The electric fan increases the velocity and hence the kinetic energy of the molecules in the air. this would mean that the temperature has increased. What's wrong with a conclusion? I want you to ...
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### How long does it take for space dust to stop irradiating energy?

I heard that space dust is detectable because it irradiates on the infrared part of the spectrum? Does this happen forever? Won't it stop after some millions of years? Does it have to irradiate until ...
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### What is the temperature of the event horizon?

In a discussion with my son about absolute zero, we arrived at the conclusion that the event horizon might be the place to look, as it "absorbs?" all energy, including light. Found this in the ...
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### What is the difference between temperature difference and temperature change?

In a course of mathematical modelling that I am taking, there is a great confusion between the concepts of temperature change due to a unit heat input at some position $x$ and time $t$, and the ...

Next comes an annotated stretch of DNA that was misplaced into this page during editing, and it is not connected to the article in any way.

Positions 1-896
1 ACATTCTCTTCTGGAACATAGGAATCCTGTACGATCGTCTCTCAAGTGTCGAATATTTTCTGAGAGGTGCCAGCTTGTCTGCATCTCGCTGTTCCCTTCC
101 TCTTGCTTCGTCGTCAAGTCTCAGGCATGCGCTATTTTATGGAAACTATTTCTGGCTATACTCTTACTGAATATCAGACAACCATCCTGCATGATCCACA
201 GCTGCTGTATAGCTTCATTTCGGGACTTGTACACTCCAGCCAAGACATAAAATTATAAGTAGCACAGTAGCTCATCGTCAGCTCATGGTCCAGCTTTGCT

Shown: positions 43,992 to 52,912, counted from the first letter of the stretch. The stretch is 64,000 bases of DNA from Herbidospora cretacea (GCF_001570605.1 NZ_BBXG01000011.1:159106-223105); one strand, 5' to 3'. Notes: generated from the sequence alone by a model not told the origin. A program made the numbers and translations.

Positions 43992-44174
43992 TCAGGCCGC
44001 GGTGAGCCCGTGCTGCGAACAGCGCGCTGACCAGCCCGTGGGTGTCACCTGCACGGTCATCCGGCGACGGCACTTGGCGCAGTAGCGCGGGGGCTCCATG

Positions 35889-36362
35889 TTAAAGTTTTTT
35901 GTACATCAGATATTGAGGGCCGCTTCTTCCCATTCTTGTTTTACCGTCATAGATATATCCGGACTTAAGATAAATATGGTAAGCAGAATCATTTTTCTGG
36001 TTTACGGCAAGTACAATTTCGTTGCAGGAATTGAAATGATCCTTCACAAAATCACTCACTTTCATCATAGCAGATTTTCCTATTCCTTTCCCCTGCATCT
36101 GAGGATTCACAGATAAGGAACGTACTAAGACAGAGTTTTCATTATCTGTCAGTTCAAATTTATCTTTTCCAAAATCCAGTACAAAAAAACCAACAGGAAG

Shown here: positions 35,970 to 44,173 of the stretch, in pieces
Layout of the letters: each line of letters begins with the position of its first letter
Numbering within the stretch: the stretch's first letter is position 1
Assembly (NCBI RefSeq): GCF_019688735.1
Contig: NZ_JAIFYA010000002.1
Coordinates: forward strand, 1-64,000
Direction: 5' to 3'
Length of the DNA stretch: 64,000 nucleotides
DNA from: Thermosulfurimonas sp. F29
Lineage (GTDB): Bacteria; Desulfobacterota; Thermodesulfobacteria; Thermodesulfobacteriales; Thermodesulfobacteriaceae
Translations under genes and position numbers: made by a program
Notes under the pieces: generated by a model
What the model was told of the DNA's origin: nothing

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### Will the heat flow rate be same when temperature difference is not same?

If I give heat with a certain source will the change of temperature difference change the heat flow rate? Suppose I have a aluminium rod which has a weight of 25 gram. I heated it up to 40 degree ...
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### Heating 2 sets of 1L water vs 1 set of 2L water [closed]

Can heating 2 sets of 1L water or 1 set of 2L water have a variation in terms of fuel efficiency? Can one be more fuel-efficient than the other? (migrated from chemistry site)
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### How to calculate the increase in temperature due to drop? [closed]

Question- Calculate the rise in temperature in celcius in a bucket of water after it is dropped from 50 m where acceleration due to gravity is 10. I know that I need to find the amount of energy ...
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### How much energy would be required to make one tea cup full of Earl Gray tea at 100F?

On the TV show "Star Trek: The Next Generation", Captain Picard is often pictured using a replicator to materialize a cup of "Earl Gray tea, hot". Besides wondering what they do with all the empty ...
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### Method used to prove emissive power, $E \propto T^4$

Stefan's Law states that emissive power($E$) of a black body is proportional to $T^4$. But how did Stefan arrive at the conclusion? I mean, it is not possible currently to get a perfectly black body, ...